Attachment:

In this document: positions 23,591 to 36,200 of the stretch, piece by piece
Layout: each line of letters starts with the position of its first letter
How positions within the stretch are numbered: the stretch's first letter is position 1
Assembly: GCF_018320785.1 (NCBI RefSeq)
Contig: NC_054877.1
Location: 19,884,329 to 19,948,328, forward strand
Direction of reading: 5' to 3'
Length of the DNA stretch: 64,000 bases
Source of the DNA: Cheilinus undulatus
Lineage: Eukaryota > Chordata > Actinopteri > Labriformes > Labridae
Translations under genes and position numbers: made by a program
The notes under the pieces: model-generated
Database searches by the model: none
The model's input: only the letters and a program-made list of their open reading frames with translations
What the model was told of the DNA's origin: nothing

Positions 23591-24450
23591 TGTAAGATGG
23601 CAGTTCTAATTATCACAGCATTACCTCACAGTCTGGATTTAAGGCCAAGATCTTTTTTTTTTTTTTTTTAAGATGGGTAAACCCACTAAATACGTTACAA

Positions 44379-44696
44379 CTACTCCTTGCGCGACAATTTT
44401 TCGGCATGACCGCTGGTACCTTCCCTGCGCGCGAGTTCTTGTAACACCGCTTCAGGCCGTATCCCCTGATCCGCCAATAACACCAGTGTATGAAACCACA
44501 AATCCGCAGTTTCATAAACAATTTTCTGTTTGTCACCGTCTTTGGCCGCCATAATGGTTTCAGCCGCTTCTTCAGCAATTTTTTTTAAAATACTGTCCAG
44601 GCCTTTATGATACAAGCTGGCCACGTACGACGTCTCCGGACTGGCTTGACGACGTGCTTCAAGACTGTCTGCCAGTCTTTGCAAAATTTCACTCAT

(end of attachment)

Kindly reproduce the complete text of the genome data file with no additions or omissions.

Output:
In this document: positions 23,591 to 36,200 of the stretch, piece by piece
Layout: each line of letters starts with the position of its first letter
How positions within the stretch are numbered: the stretch's first letter is position 1
Assembly: GCF_018320785.1 (NCBI RefSeq)
Contig: NC_054877.1
Location: 19,884,329 to 19,948,328, forward strand
Direction of reading: 5' to 3'
Length of the DNA stretch: 64,000 bases
Source of the DNA: Cheilinus undulatus
Lineage: Eukaryota > Chordata > Actinopteri > Labriformes > Labridae
Translations under genes and position numbers: made by a program
The notes under the pieces: model-generated
Database searches by the model: none
The model's input: only the letters and a program-made list of their open reading frames with translations
What the model was told of the DNA's origin: nothing

Positions 23591-24450
23591 TGTAAGATGG
23601 CAGTTCTAATTATCACAGCATTACCTCACAGTCTGGATTTAAGGCCAAGATCTTTTTTTTTTTTTTTTTAAGATGGGTAAACCCACTAAATACGTTACAA

Positions 44379-44696
44379 CTACTCCTTGCGCGACAATTTT
44401 TCGGCATGACCGCTGGTACCTTCCCTGCGCGCGAGTTCTTGTAACACCGCTTCAGGCCGTATCCCCTGATCCGCCAATAACACCAGTGTATGAAACCACA
44501 AATCCGCAGTTTCATAAACAATTTTCTGTTTGTCACCGTCTTTGGCCGCCATAATGGTTTCAGCCGCTTCTTCAGCAATTTTTTTTAAAATACTGTCCAG
44601 GCCTTTATGATACAAGCTGGCCACGTACGACGTCTCCGGACTGGCTTGACGACGTGCTTCAAGACTGTCTGCCAGTCTTTGCAAAATTTCACTCAT